NSW waives COVID ambulance fees: What about the rest of Australia?
COVID-positive New South Wales residents are no longer being charged for ambulance fees – but there's confusion about when it's okay to call one.
The reported NSW bill exemption came before the head of NSW Ambulance, Dominic Morgan, warned emergency services were unable to keep up with demand after residents across the state called triple zero with "unnecessary" COVID-related calls.
The COVID-19-related reasons that make up the state's small list of exceptions are as follows:
- If they were treated or transported for the assessment of the Coronavirus (COVID-19), or
- Due to a reaction to the COVID-19 vaccination (COVAX).
Residents who call an ambulance in NSW usually have to pay an emergency ambulance call-out fee of $401 plus an additional $3.67 for every kilometre travelled, with a maximum charge of $6,668.
What is and isn't covered by ambulance services?
Emergency services in NSW have been overwhelmed by COVID-19 related calls in recent days, highlighting some of the confusion around what is and isn't covered by ambulance services more generally.
"Our triple-zero call operators have received calls to help take food to people's houses," Dr Morgan said during a press conference last week, adding: "We have received calls for people to be driven to vaccination centres, triple-zero cannot help you with this."
Australians are only covered for ambulance services when they are considered an emergency or medically necessary. So, if you take out ambulance insurance, the times you could claim are as follows:
- When you need to be transported to a hospital or other approved facility in order to receive immediate professional attention
- When, as an admitted patient, you are transferred to another hospital and can only be safely transported by ambulance. This only applies for transfers between private hospitals or between a public and private hospital (not between public hospitals)
- When an ambulance is called to attend to you with immediate professional attention, but transport is not subsequently needed
- Air ambulance services with pre-approval from your health insurer.
NSW's $6,668 fee waiver puts a spotlight on ambulance fees across Australia
Unless you're a concession cardholder, the only way to avoid paying a call-out fee – unless you reside in Queensland or Tasmania, where the state government picks up the cost of emergency ambulances – is through private health insurance. It's available with most basic hospital or extras insurance policies.
A Finder survey has found that nearly one in three (30%) Australians wrongly believe ambulances are free under Medicare – the equivalent of 5.7 million of us – while one in ten (8%) have taken public transport because they didn't want to pay for an ambulance.
At the time of writing, we weren't able to find any confirmed details of any other state's position on fee waivers for COVID-19 patients. In most states, residents have to pay out-of-pocket for ambulance services or make sure they have certain private healthcare, such as Ambulance-only cover.
"I won't go on another road trip without ambulance cover"
The cost of ambulance services vary depending on the state you're in and where you are when you require treatment. For example, while NSW ambulance fees are based on kilometres driven, most states simply charge more for use in rural areas of the country, regardless of distance.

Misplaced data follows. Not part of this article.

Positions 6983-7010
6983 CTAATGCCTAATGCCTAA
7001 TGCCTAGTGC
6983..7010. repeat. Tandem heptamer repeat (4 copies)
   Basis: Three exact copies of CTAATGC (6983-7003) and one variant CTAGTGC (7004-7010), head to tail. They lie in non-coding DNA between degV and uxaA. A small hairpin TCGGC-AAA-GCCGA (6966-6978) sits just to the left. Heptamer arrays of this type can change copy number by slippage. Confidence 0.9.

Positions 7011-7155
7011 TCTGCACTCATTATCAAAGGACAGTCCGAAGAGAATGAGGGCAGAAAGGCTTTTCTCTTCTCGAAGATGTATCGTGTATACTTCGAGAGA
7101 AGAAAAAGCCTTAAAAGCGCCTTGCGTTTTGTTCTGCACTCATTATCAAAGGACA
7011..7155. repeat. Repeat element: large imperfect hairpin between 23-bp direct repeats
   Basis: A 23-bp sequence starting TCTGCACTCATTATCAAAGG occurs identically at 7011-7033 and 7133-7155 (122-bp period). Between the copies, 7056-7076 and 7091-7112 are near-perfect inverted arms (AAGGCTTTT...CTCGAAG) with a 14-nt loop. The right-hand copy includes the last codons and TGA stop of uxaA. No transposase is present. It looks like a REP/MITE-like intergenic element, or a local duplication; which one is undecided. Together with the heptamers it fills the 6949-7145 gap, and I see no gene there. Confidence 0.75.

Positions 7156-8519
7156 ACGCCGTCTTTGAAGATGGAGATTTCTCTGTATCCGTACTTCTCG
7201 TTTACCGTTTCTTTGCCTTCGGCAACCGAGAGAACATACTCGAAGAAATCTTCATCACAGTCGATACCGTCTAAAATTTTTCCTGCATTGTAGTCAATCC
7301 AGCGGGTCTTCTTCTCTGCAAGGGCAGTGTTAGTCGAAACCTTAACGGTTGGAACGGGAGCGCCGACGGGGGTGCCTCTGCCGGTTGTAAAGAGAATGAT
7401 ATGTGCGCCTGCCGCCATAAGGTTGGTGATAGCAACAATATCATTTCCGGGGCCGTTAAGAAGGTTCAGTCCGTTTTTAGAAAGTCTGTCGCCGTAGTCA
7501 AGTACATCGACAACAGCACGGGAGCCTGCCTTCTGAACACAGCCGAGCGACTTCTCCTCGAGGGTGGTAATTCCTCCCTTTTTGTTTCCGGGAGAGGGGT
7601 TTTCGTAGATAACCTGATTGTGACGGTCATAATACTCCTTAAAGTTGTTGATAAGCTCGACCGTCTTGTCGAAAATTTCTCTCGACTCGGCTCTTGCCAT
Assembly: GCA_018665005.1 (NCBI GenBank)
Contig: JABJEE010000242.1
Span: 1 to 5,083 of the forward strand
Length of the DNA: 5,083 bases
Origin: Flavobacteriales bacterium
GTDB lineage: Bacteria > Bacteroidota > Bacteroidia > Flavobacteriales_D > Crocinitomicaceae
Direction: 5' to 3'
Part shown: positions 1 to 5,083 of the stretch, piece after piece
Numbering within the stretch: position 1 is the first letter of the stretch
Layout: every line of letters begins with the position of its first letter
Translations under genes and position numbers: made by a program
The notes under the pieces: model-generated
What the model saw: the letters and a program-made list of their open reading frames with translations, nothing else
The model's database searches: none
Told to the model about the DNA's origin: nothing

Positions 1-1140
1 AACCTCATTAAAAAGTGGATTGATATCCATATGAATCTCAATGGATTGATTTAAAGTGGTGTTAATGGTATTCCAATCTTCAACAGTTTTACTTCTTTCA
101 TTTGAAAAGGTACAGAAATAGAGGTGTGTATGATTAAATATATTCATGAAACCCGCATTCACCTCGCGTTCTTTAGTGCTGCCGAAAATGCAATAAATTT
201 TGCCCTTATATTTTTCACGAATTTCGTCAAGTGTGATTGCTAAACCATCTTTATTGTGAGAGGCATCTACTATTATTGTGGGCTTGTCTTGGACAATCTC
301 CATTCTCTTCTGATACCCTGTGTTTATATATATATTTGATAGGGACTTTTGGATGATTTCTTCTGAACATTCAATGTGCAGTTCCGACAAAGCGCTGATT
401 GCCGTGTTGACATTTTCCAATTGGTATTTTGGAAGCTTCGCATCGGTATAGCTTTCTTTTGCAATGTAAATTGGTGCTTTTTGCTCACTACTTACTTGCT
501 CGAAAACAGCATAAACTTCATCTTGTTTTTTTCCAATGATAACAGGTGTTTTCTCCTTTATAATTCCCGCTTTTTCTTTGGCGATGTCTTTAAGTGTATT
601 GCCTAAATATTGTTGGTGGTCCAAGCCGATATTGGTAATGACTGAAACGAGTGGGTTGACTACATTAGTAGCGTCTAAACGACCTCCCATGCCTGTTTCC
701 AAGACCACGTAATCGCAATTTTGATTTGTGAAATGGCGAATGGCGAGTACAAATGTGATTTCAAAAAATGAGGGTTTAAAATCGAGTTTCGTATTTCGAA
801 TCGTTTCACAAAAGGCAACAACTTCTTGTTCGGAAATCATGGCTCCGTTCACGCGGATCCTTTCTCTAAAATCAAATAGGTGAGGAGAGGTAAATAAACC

This is something NSW-resident (and Finder employee) Chris Stead found out the hard way during their holiday in rural Victoria.
"My back went while I was on holiday in Colac, Victoria. Colac has a hospital, only a few kilometres from where my back went, but it's still considered a regional area," explained Stead.
"My back was spasming and I couldn't walk, writhing around the bathroom floor in agony. An ambulance was called, but it was a busy morning, and they took somewhere between 90 minutes and two hours to arrive. I received the magic whistle, and took the five minutes ambulance ride to the hospital."
"At the hospital, I was never admitted. I lay in a stretcher in the hallway for three hours on painkillers until I had been suitably "monitored," and was carted awkwardly back to the place I was staying by my wife – armed with some stiff painkillers and a printout of some stretches."
"Fast-forward about three weeks, and I was walking around again at my home in New South Wales, more-or-less back to normal. Indeed, I was able to walk to the letterbox to collect the mail. In it was a bill for approximately $1860!"
"I couldn't believe my eyes. For a 2km transport: which took two hours to turn up. It's outrageous, but because Colac is considered "regional" – despite having a hospital - the price was much higher. And I couldn't afford it."
As Stead had private health insurance, he was able to avoid the nearly $2000 bill.
Stead added: "We sent the bill straight on to our health insurer, Frank, and they paid it in full without any questions. I'm still angry about the cost, because systems like this push up our premiums. But with three very active kids and my own body concerns, I won't be going on another road trip without ambulance cover."
Ambulance-only cover options
While Ambulance-only cover can cost as little as $3 a month, you can also get it included with extras cover which includes other treatments like dental and physiotherapy.
The following health funds offer ambulance cover, prices are based on a single individual living in Sydney (correct as of August 2021):
|Fund||Cover Name||Annual Price|
|Medibank Ambulance Cover||$64.20|
|Ambulance Only Cover||$57.23|
|Emergency Only Ambulance cover||$43.88|
|Emergency Ambulance Only||$62.95|
|Ambulance Only Cover||$59.17|
*Quotes are based on an individual with less than $90,000 income.
Find out more about how ambulance insurance works, including call-out fees in Vic, SA, WA, ACT and NSW.